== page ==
is an investment approach in which rotation
among different "styles" is supposed to be important for successful investing. As opposed to investing in individual securities, style investors can decide to make portfolio allocation decisions by placing their money in broad categories of assets, such as "large-cap", "growth", "international", or "emerging markets
Style investing is of interest to economists because it serves as a useful framework for identifying anomalous
price movements in stocks, such as those observed when a stock is added or removed from the S&P 500 index.
Style investing is the study of asset prices in an economy where some investors classify risky assets into different styles and move funds back and forth between these styles depending on their relative performance.
The fundamental basis for this trading method comes from classification
: the grouping of objects into categories. “Categorization simplifies our thinking, and enables us to process vast amounts of information reasonably efficiently. Mullainathan (2000) provides an innovative analysis of the implications of categorization for decision making.”
Classification of large numbers of stocks into categories is widespread in financial markets
. Traders classify assets as liquid securities such as stocks and bonds. They may also do the same with illiquid securities, such as real estate and venture capital
. Stocks may be classified as domestic or international, small or large, growth or value, “old economy
" or “new economy", cyclical
or non-cyclical. Such groups of securities are often called “asset classes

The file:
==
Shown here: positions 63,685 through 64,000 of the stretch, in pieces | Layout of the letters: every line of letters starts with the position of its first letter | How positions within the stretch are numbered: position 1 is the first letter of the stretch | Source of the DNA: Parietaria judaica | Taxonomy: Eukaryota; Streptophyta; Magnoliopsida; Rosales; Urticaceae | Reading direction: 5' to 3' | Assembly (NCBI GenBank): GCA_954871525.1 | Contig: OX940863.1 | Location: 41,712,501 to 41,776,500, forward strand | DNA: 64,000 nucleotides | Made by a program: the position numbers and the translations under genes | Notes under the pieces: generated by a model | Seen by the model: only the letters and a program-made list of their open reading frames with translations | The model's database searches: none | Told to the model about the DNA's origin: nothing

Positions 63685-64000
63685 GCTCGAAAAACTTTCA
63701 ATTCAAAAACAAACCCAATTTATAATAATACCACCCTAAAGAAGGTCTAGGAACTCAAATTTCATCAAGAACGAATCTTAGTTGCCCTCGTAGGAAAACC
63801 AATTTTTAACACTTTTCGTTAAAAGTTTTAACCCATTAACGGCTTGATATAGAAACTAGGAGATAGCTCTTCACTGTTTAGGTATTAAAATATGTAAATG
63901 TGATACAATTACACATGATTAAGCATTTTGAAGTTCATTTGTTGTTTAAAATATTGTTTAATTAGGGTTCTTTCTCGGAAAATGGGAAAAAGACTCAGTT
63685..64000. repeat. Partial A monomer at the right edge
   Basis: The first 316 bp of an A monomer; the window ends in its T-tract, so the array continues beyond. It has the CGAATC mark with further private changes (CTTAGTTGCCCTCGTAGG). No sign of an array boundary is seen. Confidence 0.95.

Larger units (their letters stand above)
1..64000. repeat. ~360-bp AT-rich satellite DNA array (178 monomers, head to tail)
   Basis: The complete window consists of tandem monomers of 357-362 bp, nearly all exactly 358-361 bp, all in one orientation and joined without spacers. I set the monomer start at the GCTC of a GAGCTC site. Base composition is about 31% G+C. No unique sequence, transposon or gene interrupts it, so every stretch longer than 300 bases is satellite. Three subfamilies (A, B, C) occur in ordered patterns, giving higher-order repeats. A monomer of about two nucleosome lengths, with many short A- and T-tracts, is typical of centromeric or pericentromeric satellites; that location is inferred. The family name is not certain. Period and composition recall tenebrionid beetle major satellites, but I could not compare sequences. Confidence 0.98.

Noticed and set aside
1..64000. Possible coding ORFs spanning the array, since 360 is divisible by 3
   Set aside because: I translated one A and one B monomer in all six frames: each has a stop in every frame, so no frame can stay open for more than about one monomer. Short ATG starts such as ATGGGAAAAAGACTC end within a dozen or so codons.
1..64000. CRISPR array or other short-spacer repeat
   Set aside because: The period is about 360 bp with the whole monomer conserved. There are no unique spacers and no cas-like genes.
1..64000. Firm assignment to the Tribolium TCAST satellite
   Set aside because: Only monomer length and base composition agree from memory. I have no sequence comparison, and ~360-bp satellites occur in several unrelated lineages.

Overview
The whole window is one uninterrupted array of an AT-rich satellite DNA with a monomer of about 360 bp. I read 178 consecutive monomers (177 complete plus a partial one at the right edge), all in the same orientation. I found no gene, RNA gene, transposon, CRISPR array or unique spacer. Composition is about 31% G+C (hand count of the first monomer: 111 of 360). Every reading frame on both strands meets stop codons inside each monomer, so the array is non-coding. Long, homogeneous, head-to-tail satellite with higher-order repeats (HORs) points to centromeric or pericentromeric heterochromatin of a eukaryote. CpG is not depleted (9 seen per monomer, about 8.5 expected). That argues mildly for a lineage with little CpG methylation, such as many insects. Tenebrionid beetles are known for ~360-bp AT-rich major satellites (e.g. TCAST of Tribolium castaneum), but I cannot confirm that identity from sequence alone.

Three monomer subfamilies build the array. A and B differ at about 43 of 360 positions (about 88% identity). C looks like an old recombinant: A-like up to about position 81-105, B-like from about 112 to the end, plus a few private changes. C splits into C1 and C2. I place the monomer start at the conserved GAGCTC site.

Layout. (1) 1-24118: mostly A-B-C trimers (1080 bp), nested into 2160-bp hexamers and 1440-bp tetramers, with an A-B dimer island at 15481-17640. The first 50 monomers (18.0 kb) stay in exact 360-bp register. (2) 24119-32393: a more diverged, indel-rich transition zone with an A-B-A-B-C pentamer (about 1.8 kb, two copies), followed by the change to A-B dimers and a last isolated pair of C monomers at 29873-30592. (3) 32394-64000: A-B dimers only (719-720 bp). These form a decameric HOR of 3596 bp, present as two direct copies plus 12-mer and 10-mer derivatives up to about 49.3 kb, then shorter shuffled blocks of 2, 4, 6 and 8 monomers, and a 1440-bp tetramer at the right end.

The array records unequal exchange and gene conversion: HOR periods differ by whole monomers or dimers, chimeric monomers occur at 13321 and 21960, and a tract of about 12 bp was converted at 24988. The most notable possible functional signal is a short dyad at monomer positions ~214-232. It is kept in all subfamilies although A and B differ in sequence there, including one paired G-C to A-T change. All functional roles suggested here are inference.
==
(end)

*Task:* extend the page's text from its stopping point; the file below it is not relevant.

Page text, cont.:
" or “styles”. Portfolio allocation based on selection among styles rather than among individual securities is known as “style investing."
The focus on styles enables institutional investors to organize and simplify their portfolio allocation decisions, as well as to measure and evaluate the performance of professional managers relative to standardized style benchmarks.
Investors often allocate
funds at the level of asset categories. The implications of this action in financial markets results in category-based investing, making stocks move together.
The investment problem faced by traders when they allocate our money across individual stocks is complex. They need a method to split their wealth across the thousands of different stocks out there. Investors often make decisions at the level of asset categories. They can split stocks into categories of small-cap, mid-cap, large-cap, value, growth, technology stocks, utility stocks, and so on, and then allocate their money across these different categories. Investment categories are sometimes called “styles”.